Type 2 diabetes and cardiovascular disease are complex disorders involving metabolic and inflammatory mechanisms. Here we investigated whether sCD93, a group XIV c-type lectin of the endosialin family, plays a role in metabolic dysregulation or carotid intima-media thickness (IMT). Although no association was observed between sCD93 and IMT, sCD93 levels were significantly lower in subjects with type 2 diabetes (n = 901, mean ± SD 156.6 ± 40.0 ng/mL) compared with subjects without diabetes (n = 2,470, 164.1 ± 44.8 ng/mL, P < 0.0001). Genetic variants associated with diabetes risk (DIAGRAM Consortium) did not influence sCD93 levels (individually or combined in a single nucleotide polymorphism score). In a prospective cohort, lower sCD93 levels preceded the development of diabetes. Consistent with this, a cd93-deficient mouse model (in addition to apoe deficiency) demonstrated no difference in atherosclerotic lesion development compared with apoe–/– cd93-sufficient littermates. However, cd93-deficient mice showed impaired glucose clearance and insulin sensitivity (compared with littermate controls) after eating a high-fat diet. The expression of cd93 was observed in pancreatic islets, and leaky vessels were apparent in cd93-deficient pancreases. We further demonstrated that stress-induced release of sCD93 is impaired by hyperglycemia. Therefore, we propose CD93 as an important component in glucometabolic regulation.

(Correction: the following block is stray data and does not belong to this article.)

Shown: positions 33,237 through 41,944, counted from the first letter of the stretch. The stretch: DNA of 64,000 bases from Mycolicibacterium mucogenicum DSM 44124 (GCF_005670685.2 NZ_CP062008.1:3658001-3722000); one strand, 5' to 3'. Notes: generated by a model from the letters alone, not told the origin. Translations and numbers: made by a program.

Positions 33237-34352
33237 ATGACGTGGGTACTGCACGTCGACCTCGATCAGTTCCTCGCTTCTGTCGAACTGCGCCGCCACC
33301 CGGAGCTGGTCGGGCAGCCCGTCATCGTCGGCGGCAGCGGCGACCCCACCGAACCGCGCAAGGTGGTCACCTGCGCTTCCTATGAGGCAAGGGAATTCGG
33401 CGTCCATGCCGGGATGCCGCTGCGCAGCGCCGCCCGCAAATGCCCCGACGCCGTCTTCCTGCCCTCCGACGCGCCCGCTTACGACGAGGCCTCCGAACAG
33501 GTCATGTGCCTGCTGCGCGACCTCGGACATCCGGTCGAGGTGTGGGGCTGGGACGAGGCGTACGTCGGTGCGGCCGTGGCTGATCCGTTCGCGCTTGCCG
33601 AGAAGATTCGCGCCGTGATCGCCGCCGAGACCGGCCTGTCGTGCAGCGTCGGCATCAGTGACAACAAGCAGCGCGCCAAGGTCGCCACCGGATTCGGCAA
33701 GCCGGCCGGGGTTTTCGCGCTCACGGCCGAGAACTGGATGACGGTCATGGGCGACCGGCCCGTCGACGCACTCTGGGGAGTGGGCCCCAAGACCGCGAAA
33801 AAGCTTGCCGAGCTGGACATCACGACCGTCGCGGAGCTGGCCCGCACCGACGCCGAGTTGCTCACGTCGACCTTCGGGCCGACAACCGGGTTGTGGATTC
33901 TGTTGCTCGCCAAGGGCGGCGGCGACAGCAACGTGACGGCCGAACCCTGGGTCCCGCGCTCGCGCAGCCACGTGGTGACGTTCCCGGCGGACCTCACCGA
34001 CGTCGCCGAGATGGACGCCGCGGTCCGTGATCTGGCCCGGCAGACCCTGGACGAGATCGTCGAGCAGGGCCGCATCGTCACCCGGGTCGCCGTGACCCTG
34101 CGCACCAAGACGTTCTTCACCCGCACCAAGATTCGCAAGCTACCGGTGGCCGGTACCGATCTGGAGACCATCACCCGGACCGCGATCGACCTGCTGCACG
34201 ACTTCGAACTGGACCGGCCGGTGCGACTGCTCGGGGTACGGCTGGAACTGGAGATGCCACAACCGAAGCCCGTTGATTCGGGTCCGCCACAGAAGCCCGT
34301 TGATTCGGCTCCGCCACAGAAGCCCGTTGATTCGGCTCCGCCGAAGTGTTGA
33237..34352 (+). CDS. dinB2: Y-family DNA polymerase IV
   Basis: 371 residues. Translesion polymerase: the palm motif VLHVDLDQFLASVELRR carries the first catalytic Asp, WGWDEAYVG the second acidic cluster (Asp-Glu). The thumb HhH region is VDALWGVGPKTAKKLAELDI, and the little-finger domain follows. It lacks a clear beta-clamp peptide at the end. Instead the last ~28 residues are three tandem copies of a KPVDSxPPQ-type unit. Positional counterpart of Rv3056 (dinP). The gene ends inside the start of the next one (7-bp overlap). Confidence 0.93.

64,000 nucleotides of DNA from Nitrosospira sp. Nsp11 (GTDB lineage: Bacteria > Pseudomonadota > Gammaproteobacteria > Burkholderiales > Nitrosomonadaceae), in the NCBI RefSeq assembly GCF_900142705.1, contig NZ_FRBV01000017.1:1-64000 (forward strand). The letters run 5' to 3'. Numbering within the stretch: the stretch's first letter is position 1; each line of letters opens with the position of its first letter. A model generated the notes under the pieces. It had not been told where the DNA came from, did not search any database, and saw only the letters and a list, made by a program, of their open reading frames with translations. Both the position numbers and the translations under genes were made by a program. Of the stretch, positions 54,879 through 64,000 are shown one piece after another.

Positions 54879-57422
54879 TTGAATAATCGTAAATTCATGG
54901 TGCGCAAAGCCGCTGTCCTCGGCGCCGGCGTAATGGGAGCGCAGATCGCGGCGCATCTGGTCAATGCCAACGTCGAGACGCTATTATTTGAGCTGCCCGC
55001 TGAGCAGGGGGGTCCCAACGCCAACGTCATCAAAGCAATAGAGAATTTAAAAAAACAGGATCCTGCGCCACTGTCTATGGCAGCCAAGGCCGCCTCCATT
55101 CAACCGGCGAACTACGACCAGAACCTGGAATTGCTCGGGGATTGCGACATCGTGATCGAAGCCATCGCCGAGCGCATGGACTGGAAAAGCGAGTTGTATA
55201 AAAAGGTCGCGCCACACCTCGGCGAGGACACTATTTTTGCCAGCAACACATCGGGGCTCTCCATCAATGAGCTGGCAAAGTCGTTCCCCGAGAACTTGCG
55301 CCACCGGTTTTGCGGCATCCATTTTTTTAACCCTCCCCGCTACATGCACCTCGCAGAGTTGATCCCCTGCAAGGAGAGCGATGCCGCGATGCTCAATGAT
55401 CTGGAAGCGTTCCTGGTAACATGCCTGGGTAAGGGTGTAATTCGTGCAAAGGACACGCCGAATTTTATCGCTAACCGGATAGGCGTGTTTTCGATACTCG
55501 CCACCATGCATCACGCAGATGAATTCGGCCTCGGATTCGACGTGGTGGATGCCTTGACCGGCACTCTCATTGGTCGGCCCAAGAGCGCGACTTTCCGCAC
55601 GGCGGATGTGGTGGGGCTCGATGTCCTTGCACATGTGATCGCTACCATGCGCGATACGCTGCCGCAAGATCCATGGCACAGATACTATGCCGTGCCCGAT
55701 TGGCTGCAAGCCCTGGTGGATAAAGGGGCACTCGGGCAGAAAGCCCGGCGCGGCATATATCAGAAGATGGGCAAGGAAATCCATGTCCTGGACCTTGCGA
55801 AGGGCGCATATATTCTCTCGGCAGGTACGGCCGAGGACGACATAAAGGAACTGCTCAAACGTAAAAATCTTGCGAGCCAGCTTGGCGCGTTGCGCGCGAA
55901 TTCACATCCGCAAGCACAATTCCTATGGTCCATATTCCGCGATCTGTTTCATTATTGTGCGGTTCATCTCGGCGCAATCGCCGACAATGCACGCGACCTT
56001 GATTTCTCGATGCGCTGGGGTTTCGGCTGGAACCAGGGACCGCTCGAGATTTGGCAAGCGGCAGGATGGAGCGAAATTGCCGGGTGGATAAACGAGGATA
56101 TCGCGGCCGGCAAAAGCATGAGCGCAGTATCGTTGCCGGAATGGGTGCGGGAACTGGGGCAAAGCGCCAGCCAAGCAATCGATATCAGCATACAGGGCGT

Soluble CD93 Is Involved in Metabolic Dysregulation but Does Not Influence Carotid Intima-Media Thickness was first posted on October 19, 2016 at 9:16 am.
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